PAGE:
This week, I was reminded of LinkedIn’s value for jobseekers. LinkedIn, behind the scenes, is a massive online database enabled by artificial intelligence (AI) and machine learning (ML) software. It stores information about individuals and companies, and allows individuals and businesses to search the database.
LinkedIn is a social media platform, too. It has tools jobseekers can use to prepare for interviews, tools to help employers identify candidates to interview, and much more.
About half of US college graduates are reportedly on LinkedIn. Should you be on the site if you are not using it now? And, if you are on LinkedIn, should you be making more use of it as part of your job search and career development strategy? The numbers I’ve gathered may help you decide on LinkedIn’s value for your job search.
Nearly 900 million people are on LinkedIn.
The sheer number of people on LinkedIn is unbelievable. Of course, only a small percentage of people on LinkedIn are relevant for you. But you will be surprised at the potential career networking value of the people you do know. For example, LinkedIn sent me a suggested connection who turned out to have been the receptionist at a career center I worked at 20 years ago. Her career has advanced since then, so she would be a great connection if I were seeking employment.
Former co-workers, like the receptionist at one of my jobs, are still valuable contacts even though I am not seeking a job. My former coworkers refer business to me. A college professor that has kept in touch with me periodically on LinkedIn has also sent clients my way.
LinkedIn will help you connect with people you have worked with and gone to school with. This, alone, is a strong reason to make certain your recent and relevant employers and schools are on your profile.
According to the Social Shepherd Blog, 16.2 percent of LinkedIn members log in daily. Busy professionals don’t have the time to log into their social media feeds daily, so this is understandable. Nonetheless, this leaves you with a potential daily audience of more than 148 million daily LinkedIn users.
More than 58.4 million companies are on LinkedIn.
The main reason many of us are on LinkedIn is that we are looking for work. Even if only a small percentage of the companies on the site are relevant for your job search, it’s going to be a large number.
You can gain important insights from the companies of interest on LinkedIn. LinkedIn will highlight employees of companies that interest you when you search for the companies.
You can use this information to contact employees in companies that interest you through LinkedIn. My clients have also looked at the profiles of LinkedIn members that have their target job title in companies they want to work in to see whether current employees have similar backgrounds to their own. This has helped clients determine the likelihood that they will be a match for a job they want to pursue. The credentials employers specify in announcements and the kind of people the companies actually hire can differ in some cases.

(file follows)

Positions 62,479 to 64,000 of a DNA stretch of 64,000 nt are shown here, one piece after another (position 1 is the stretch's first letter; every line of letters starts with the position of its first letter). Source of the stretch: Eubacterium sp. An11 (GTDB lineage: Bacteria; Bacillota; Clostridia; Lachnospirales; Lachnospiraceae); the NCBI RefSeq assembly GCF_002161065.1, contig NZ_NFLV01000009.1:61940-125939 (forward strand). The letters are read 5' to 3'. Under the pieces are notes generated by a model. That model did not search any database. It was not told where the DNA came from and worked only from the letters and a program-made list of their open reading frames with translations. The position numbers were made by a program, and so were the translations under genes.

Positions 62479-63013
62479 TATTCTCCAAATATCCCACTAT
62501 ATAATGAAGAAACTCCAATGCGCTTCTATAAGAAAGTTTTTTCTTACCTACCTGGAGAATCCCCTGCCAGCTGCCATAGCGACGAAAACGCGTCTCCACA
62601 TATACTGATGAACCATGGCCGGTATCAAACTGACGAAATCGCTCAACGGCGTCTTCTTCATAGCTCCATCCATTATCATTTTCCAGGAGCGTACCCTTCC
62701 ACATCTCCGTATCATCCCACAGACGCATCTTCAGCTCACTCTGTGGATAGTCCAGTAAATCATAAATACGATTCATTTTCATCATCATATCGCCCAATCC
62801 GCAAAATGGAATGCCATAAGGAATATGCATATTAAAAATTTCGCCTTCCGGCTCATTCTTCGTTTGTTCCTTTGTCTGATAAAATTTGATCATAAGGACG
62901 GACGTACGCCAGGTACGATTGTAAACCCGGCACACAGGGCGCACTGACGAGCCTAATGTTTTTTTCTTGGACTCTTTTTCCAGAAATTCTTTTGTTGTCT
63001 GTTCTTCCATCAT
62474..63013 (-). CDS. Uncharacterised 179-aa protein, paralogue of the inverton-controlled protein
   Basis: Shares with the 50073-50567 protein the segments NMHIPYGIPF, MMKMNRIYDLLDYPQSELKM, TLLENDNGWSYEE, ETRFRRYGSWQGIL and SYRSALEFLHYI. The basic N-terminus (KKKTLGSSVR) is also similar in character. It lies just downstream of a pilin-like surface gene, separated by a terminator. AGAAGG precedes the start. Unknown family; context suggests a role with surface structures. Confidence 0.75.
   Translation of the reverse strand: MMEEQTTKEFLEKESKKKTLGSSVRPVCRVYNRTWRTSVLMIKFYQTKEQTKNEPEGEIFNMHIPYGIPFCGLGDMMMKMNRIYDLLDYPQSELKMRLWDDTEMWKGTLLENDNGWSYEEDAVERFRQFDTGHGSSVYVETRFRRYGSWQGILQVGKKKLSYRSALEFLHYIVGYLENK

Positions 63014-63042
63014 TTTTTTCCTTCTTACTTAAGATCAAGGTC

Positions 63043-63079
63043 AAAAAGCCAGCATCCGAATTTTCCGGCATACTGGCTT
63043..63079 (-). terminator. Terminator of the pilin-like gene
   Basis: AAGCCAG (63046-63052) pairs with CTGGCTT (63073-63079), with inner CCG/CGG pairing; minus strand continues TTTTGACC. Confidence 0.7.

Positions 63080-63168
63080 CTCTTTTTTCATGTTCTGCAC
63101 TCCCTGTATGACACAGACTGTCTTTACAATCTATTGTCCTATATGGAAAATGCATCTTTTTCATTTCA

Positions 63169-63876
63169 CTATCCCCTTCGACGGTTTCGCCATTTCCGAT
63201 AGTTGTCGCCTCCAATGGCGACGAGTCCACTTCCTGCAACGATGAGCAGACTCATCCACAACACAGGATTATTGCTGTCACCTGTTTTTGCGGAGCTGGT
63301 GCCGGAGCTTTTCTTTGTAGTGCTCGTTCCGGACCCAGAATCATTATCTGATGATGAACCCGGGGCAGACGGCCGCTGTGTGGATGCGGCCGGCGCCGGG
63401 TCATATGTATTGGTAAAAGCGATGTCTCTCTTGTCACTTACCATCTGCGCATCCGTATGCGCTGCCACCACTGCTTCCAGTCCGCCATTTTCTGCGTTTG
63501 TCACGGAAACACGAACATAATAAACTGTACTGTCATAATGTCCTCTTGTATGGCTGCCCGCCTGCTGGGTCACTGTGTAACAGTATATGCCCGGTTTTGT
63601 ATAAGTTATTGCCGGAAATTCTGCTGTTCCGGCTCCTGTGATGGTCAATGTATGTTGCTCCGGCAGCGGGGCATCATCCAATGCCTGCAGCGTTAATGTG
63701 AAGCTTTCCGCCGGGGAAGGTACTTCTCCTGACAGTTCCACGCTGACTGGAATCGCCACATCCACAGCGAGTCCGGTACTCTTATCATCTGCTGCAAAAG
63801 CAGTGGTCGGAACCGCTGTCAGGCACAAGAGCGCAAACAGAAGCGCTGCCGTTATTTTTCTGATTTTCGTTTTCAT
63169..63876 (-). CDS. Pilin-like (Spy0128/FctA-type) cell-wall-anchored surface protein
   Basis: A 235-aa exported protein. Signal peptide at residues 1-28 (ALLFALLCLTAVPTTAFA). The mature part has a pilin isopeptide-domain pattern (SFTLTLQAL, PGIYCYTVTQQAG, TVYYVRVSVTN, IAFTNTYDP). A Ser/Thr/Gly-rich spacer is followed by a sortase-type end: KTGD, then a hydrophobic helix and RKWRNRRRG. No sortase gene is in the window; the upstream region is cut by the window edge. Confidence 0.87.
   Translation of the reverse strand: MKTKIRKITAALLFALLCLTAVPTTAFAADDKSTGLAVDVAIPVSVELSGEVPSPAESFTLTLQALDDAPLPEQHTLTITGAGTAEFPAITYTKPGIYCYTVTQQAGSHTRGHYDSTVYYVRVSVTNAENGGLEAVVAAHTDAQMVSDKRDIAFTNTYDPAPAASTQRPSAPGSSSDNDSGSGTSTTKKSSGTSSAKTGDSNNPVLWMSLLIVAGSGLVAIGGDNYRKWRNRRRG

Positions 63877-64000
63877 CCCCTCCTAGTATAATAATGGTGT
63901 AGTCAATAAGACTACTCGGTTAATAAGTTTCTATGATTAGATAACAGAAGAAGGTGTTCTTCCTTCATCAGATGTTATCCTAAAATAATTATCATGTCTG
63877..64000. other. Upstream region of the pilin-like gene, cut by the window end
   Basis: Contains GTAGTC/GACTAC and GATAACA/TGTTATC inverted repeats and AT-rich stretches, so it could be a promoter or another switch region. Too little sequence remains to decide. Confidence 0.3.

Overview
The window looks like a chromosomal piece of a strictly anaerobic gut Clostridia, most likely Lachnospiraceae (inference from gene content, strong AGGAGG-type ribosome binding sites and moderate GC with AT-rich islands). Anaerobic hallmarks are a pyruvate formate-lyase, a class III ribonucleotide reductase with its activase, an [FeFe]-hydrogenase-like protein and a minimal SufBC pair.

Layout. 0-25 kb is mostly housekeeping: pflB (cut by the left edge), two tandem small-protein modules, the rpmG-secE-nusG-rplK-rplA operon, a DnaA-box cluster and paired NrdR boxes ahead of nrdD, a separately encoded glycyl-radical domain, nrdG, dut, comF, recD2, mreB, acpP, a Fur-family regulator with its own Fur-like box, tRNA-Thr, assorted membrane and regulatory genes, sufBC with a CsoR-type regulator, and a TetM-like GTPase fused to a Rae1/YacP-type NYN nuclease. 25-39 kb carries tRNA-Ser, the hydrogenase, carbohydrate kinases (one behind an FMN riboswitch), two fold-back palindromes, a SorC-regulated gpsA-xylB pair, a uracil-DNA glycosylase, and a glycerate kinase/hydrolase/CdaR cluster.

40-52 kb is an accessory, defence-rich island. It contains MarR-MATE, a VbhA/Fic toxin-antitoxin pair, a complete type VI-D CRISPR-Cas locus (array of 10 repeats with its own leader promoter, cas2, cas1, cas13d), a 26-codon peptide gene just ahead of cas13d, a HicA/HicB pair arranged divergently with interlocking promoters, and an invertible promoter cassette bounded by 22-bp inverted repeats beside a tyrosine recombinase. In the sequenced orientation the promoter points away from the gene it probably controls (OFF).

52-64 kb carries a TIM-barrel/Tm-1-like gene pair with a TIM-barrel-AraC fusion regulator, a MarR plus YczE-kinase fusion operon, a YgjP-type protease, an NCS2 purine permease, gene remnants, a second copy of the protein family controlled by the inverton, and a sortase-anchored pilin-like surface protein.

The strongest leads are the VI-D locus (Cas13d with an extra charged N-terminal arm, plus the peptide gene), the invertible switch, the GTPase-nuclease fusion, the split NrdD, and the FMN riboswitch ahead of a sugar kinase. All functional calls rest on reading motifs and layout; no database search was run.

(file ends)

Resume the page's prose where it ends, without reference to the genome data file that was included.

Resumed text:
About 94 percent of recruiters use social media including LinkedIn.
Reportedly the vast majority of recruiters use so-called social recruiting strategies, including sites such as LinkedIn. This is important, especially if your job search strategy includes contacting recruiters.
The challenge is that very few job candidates land work through recruiters. In other words, the high percentage of recruiters on social media does not mean you will be recruited by posting a profile on LinkedIn or other social media sites. Nonetheless, posting a profile, and then being active on LinkedIn to increase the chances your profile will appear in searches can help. Some companies hire recruiters to search LinkedIn for candidates without posting jobs.
Up to 101 jobseekers apply for work every second on LinkedIn.
Another amazing figure we found on the Social Shepherd blog is that 101 people apply for work every second on LinkedIn. That means more than 6000 jobseekers are applying for work every minute! Bear in mind, though, that Social Shepherd says only eight applicants per minute are being hired through LinkedIn, or about 0.1 percent. This suggests that, while the vast majority of companies are on LinkedIn, as well as the vast majority of recruiters, the chances of finding work by applying for jobs on LinkedIn is quite small. (Another source put the number of applications per second at 77, and stated three candidates per minute are hired.)
LinkedIn fields offer lots of space.
Another set of amazing statistics is the amount of space available on your LinkedIn profile page. You can use 220 characters—letters, numbers, punctuations, and certain symbols–for just your LinkedIn headline. Then, you can use 2600 characters for your LinkedIn summary, referred to as the “About” section, and up to 2000 characters for information about each of your jobs. That’s a lot more information than you can include in a traditional one-page or two-page business resume. Once again, as in previous posts about LinkedIn, we’ve just scratched the surface. The vast majority of hiring teams are reportedly using LinkedIn as part of their recruiting strategy, yet, while the exact numbers vary depending on data source, a very small percentage of job candidates get jobs directly through applications they submit on LinkedIn. As a result, we recommend that you harness the power of LinkedIn to enhance your networking strategy rather than counting on it as a way to find, apply for, and find jobs.
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